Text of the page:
Discover more from 🌀🗞 The FLUX Review
🌀🗞 The FLUX Review, Ep. 114
August 24th, 2023
Episode 114 — August 24th, 2023 — Available at read.fluxcollective.org/p/114
Contributors to this issue: Erika Rice Scherpelz, Ben Mathes, Boris Smus, Neel Mehta, MK, Dimitri Glazkov
Additional insights from: Ade Oshineye, Gordon Brander, Stefano Mazzocchi, Justin Quimby, Alex Komoroske, Robinson Eaton, Spencer Pitman, Julka Almquist, Scott Schaffter, Lisie Lillianfeld, Samuel Arbesman, Dart Lindsley, Jon Lebensold
We’re a ragtag band of systems thinkers who have been dedicating our early mornings to finding new lenses to help you make sense of the complex world we live in. This newsletter is a collection of patterns we’ve noticed in recent weeks.
“Sometimes it seems as though each new step towards AI, rather than producing something which everyone agrees is real intelligence, merely reveals what real intelligence is not.”
— Douglas R. Hofstadter (1979)
🦋💐 The risks of peculiar specialization
In the lush complexity of rainforests, certain relationships evolve between organisms, such as a specific plant that co-evolved with a specific hummingbird species. The long, narrow flowers of one plant are a perfect fit for a hummingbird with a long, straight beak. Likewise, the curved flowers of another have corresponding hummingbirds with curved beaks. Each pair is adapted to a specialized niche.
This relationship serves as a metaphor for professionals long embedded in a peculiar organizational culture with its particular business pressures. Consider senior employees experienced in writing technical roadmaps, crafting product designs, and influencing decisions. They may profess their particular organizational dogma as universally correct, and the organization develops blind spots as a result.
Why a blind spot? This expertise can be likened to a highly specialized environment. When these professionals embark on new ventures, they discover their robust strengths in one environment don’t always work as well elsewhere. Akin to a tropical hummingbird suddenly teleported to the plains of Canada, what we knew then isn’t as important as what we need to know now.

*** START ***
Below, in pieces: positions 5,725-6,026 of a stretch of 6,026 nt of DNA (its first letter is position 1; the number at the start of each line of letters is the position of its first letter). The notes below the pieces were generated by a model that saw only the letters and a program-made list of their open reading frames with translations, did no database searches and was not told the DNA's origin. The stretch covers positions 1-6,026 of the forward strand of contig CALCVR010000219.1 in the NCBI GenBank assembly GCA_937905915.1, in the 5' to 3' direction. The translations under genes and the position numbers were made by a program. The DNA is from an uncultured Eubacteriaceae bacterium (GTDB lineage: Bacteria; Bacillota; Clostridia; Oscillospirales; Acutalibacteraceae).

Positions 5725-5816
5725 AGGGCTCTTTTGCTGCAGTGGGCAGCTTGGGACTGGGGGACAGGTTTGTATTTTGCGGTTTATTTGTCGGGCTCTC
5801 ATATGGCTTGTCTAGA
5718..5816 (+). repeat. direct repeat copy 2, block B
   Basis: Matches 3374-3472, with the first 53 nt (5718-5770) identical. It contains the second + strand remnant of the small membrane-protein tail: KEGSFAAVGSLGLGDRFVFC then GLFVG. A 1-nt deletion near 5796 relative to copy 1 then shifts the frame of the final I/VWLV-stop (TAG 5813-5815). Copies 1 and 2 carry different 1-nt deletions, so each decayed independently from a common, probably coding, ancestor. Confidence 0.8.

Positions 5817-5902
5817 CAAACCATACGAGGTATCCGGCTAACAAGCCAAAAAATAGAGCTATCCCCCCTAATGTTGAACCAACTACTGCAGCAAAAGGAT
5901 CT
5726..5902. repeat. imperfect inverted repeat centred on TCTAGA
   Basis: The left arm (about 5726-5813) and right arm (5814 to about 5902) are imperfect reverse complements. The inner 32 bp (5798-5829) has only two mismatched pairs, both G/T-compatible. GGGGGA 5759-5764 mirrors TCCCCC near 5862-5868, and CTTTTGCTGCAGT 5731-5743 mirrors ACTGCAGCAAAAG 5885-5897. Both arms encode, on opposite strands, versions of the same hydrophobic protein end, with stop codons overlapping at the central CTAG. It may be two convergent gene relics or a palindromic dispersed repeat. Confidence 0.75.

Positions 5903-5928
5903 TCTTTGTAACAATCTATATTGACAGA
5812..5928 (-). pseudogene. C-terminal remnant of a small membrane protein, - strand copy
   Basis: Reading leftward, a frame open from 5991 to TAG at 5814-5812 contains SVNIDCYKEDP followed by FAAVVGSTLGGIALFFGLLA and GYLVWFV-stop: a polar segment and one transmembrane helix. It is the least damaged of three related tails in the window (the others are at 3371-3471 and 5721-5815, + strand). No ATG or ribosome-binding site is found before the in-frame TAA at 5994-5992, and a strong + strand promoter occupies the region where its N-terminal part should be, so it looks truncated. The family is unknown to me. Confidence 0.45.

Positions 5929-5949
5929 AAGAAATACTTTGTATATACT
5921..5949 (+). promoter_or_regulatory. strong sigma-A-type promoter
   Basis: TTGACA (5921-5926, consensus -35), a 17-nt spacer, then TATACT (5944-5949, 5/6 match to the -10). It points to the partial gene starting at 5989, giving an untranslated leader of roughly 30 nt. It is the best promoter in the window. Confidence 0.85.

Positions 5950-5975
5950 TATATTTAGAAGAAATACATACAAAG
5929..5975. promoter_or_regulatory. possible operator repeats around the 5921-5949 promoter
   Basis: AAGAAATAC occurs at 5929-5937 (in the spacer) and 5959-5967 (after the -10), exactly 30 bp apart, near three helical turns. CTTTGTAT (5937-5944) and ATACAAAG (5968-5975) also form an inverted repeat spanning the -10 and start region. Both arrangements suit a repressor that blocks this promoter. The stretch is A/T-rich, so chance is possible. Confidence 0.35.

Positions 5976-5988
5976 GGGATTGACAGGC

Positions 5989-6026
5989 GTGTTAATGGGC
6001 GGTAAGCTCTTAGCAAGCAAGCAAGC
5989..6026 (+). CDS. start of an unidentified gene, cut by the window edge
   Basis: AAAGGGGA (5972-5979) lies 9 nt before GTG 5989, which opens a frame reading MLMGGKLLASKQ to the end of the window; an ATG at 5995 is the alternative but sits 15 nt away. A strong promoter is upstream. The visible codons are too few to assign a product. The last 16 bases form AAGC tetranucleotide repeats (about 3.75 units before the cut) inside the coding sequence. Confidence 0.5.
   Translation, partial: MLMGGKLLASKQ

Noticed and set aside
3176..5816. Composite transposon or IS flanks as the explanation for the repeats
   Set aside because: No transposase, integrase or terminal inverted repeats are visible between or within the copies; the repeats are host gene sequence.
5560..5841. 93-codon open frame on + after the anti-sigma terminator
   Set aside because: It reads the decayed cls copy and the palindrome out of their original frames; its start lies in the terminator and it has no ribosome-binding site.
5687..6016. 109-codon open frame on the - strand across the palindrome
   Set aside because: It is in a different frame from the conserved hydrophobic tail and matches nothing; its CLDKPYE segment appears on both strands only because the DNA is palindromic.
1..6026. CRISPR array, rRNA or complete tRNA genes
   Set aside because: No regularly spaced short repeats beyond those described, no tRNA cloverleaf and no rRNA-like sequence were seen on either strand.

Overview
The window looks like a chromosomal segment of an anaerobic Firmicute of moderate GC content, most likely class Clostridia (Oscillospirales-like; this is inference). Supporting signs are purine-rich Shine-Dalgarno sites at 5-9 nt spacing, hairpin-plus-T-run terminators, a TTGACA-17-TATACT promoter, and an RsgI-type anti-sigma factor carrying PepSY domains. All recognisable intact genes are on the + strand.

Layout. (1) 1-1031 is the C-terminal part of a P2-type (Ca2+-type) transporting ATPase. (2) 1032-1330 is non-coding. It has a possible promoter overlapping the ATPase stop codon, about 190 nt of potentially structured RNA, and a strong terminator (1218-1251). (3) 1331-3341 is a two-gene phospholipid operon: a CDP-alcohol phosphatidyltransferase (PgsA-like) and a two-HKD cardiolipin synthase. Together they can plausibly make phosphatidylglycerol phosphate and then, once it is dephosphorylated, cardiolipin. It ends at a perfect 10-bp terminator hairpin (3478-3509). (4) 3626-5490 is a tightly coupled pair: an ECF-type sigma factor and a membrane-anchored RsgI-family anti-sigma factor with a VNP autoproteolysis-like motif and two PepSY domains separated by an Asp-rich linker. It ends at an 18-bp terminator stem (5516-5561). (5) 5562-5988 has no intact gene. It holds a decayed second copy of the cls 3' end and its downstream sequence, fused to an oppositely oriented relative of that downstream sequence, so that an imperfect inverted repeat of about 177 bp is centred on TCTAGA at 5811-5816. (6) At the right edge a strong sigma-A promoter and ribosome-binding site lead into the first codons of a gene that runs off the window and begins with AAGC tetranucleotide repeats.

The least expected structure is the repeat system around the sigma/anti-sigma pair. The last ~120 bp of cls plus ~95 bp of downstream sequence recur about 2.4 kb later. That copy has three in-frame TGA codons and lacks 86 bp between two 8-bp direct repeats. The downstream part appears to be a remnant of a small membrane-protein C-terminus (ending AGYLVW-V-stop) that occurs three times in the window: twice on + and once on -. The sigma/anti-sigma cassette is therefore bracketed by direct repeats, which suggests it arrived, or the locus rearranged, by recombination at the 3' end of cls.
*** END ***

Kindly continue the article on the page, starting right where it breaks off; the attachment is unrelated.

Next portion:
For experienced professionals in a new environment, a key question to ask ourselves is whether what we’re trying to do aligns with our specialized skills. If we’re at a consumer hardware company and our specialty happens to be consumer hardware, everything lines up. If we are at a company that values scale and reliability, and we just happened to be software reliability engineers, it all clicks. We’re the specialized, curved-beak hummingbird in a world of curved flowers: our skill set is the perfect fit.
But attempting something new might reveal that some of our specialist expertise is ill-adapted for the new environment — like moving to a startup that may even be in the same industry, but with different culture and practices. That’s when variety from outside sources becomes invaluable. Put differently, if we feel like we’re true generalists, we might just be subject to a blind spot of not having different experiences.
The lesson here is twofold: understanding the specialized nature of our skills and recognizing when they align with or diverge from our current environment. Like the hummingbird and the flower, success comes from the harmony between specialization and adaptability. It’s about finding the right niche for our unique abilities, whether flitting through the rainforest or venturing into uncharted plains.
Clues that point to where our changing world might lead us.
🚏🎬 Hollywood studios are offering writers protections against Generative AI
Hollywood writers have been on strike since May, and the studios that employ them have come to the table with a proposed deal. In addition to wage increases and improvements to residual payments, the offer comes with protections against generative AI: “because [GenAI] is not a person, it is not a ‘writer’ or ‘professional writer’... and, therefore, written material produced by [GenAI] will not be considered literary material.” The studios explained that this means that writers’ “compensation, credit, and separated rights will not be affected by the use of [GenAI] produced material.”
🚏🍎 New York City schools will allow high school students to enroll virtually
New York City’s public school district, the largest in the US, will allow a limited number of students to study virtually year-round. The program, called the Virtual Innovators Academy, is slated to have 17 teachers and 200 students (all in 9th and 10th grades) for the upcoming 2023-24 school year, and the city plans to add a new grade level each year. Students meet in person for “required state exams and monthly social gatherings,” but most instruction and many extracurriculars, like esports and drone flying, are done from home.
🚏🌬️ A new wind-powered cargo ship is setting sail